“At Snorkel, we plan to introduce our lithium-ion battery solution, that is currently being rolled out across our compact rough terrain scissor lift family, to mid-size boom articulated boom lifts next year, subject to customer demand,” Elvin says. “Although electric versions of some articulated booms are already available, such as the Snorkel A46JE, these utilize lead acid batteries and are predominantly designed for use on concrete slab. The benefit of introducing the lithium-ion battery solution is that we can convert our existing diesel-powered booms to zero emission electric power, while retaining the same rough terrain capabilities and duty cycles offered by the diesel version.”

Despite the interest in electrification, Elvin says the A46JRT diesel powered rough terrain articulated boom with a 52-foot work height is one of Snorkel’s most popular boom lifts.

“This model is popular due to its compact dimensions which makes it easy to transport, and also to maneuver around confined jobsites,” Elvin says. “It is commonly used in small to midsize construction projects, and operators appreciate its zero tail swing and double-riser boom design with jib for navigating into challenging spaces.”

Snorkel offers customers a choice of single and double riser in the 60-foot platform height range, to deliver either more up-and-over capability or more forward reach, depending on the needs of the application. Snorkel also equips all of its articulated boom lifts with its Snorkel Guard secondary guarding as standard.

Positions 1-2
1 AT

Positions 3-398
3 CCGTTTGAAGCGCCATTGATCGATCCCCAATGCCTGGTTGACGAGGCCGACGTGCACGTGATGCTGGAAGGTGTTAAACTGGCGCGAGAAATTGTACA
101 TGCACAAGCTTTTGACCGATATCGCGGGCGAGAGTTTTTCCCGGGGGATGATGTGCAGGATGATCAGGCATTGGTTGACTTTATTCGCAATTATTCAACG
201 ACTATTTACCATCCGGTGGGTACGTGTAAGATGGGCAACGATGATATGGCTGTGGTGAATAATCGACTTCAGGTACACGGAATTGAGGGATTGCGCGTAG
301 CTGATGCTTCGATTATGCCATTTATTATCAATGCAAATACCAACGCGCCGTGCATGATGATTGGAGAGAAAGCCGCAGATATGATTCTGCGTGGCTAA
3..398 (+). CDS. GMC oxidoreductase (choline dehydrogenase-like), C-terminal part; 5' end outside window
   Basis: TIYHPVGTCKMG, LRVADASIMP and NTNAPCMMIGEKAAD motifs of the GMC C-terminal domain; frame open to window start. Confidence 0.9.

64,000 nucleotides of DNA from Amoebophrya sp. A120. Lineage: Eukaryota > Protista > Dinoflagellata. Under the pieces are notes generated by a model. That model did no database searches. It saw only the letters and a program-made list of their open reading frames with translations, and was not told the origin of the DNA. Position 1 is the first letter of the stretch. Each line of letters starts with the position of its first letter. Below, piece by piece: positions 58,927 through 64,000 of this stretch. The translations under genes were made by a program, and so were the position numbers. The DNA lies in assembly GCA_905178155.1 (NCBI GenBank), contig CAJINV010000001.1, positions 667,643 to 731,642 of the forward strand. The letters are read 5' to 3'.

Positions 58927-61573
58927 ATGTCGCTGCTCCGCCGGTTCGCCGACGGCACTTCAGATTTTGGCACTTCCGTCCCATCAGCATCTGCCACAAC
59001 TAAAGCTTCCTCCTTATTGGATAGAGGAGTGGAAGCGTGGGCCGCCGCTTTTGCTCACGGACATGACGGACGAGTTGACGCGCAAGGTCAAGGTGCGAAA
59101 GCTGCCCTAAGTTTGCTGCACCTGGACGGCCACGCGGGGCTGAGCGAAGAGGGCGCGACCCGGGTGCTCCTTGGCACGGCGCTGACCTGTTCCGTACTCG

“All Snorkel aerial lifts are differentiated by a real focus on simplicity, reliability and robustness that is experienced when operating the lifts, as well as servicing and maintaining them,” Elvin says. “The Snorkel A46JRT was the first in the industry to utilize a sub-25 hp diesel engine with no aftertreatment requirements, whilst maintaining gradeability and rough terrain performance. [Also,] the 38-foot-platform-height Snorkel A38E electric articulating boom delivers best-in-class height-to-weight ratio, delivering a zero-emission lift that can be used both outdoors and indoors on weight-sensitive floors.”

Looking back at Bauma 2019, JLG debuted a full-electric range of booms. Available in three models – 340AJ, 450AJ and 520AJ – the boom lifts offer working heights from 40 feet to 60 feet and an unrestricted platform capacity of 550 pounds. The range is equipped with lithium batteries and 2-wheel drive as standard.

The electric 340AJ, 450AJ and 520AJ offer similar lift speeds and platform capacities as their conventional diesel counterparts. Equipped with 2-wheel drive, the range provides good terrain capability in semi-rough terrain. Maintenance and parts requirements are limited, which is a benefit of electric drive over conventional diesel, i.e. no filter replacements or engine maintenance is needed.

“We’re launching [the electric booms] in Europe first and, we believe it’s going to be our early adopting market for electric machines in the construction space,” Tener notes. “These are lithium ion battery powered booms with AC drive, full construction capability with quick charge and quiet emissions-free operation.”